In production animals, the first important application of biomarkers of exposure to mycotoxins would be the differential diagnosis of mycotoxicosis, as signs and symptoms of different mycotoxins are not evident and characteristic.

Thus, in an ideal condition, preliminary diagnosis of a given mycotoxicosis may be confirmed by the levels of metabolites detected in plasma or urine of affected animals.

However, up to the present, few studies have been carried out to determine dose-response curves between symptoms of mycotoxicosis in production animals and biomarker concentrations.

Probably the cost of analysis is an important obstacle for routine application of biomarkers in the confirmation of mycotoxicosis diagnosis, as it requires specialized laboratory equipment and highly qualified personnel to yield reliable results.


A possible, more attractive application of biomarkers of exposure to mycotoxins in production animals, which may show good cost-benefit relationship, is the evaluation of efficiency of adsorbents used in large scale to prevent the toxic effects of mycotoxins.

The most important criterion for adsorbent assessment is the stability of the adsorbent-toxin bond in a wide range of pH, as it is expected that it continues to function throughout the gastrointestinal tract.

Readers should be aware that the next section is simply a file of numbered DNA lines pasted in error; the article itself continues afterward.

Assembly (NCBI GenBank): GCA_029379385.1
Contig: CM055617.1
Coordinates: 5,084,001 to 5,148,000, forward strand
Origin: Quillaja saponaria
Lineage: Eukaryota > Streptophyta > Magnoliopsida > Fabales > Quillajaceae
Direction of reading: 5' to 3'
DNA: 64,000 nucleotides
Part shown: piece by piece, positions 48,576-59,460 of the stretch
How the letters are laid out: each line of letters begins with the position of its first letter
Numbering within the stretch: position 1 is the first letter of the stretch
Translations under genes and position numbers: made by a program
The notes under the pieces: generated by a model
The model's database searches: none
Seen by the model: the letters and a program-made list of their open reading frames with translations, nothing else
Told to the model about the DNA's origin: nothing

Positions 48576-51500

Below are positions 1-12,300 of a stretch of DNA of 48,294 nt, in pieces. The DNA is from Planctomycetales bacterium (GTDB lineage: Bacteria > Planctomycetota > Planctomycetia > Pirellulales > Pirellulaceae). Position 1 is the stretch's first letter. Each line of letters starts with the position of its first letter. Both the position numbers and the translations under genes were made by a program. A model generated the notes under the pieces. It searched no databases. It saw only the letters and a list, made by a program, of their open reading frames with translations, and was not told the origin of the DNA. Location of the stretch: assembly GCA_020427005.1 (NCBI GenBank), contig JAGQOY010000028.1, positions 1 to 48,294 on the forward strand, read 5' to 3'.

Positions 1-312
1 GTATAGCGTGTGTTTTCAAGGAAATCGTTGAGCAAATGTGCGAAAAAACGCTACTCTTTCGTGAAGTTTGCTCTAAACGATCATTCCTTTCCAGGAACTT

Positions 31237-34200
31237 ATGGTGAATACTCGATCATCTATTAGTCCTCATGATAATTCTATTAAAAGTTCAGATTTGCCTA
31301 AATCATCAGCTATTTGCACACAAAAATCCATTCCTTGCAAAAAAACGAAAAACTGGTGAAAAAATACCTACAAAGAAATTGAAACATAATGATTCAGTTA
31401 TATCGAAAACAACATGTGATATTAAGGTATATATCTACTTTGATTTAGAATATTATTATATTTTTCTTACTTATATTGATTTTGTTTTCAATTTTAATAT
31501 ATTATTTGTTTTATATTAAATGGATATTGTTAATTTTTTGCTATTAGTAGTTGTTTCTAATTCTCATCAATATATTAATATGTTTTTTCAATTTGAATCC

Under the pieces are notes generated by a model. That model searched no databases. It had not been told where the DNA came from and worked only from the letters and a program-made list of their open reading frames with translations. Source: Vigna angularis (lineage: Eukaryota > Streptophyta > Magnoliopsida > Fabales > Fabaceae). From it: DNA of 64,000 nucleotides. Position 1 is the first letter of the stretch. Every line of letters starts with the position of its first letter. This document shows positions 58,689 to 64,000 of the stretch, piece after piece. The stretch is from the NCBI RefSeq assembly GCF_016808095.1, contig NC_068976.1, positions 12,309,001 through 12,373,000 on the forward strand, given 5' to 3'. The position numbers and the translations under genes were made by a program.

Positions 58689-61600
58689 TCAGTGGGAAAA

As adsorbents may show wide variation in composition and physical-chemical properties, it is necessary to assess their efficacy using in vitro and in vivo assays (Di Gregorio et al., 2014).

However, experimental in vivo protocols are generally costly and labor-intensive, as they involve the administration of toxins at different levels, with and without the adsorbent, in order to assess the effect on animal productivity.

Besides, these assays generally require collection of histopathological and clinical data, among other issues that add to the cost and labor (European Food Safety Authority, 2010).

In this context, the use of biomarkers to estimate the mycotoxin bioavailability of adsorbent efficient in in vivo assays may reduce costs, besides being more practical, also helping the standardization of the experimental trials, and making it possible to assess the effect of adsorbents in field conditions.


The first biomarker used to evaluate adsorbent efficient probably was AFM1 in the milk of dairy cows.

A good example of this kind of approach is the study by Diaz et al. (2004) in which AFM1 concentration was reduced by 31-65% in the milk of cows fed diets containing four type of commercial adsorbents and 55 μg/kg AFB1.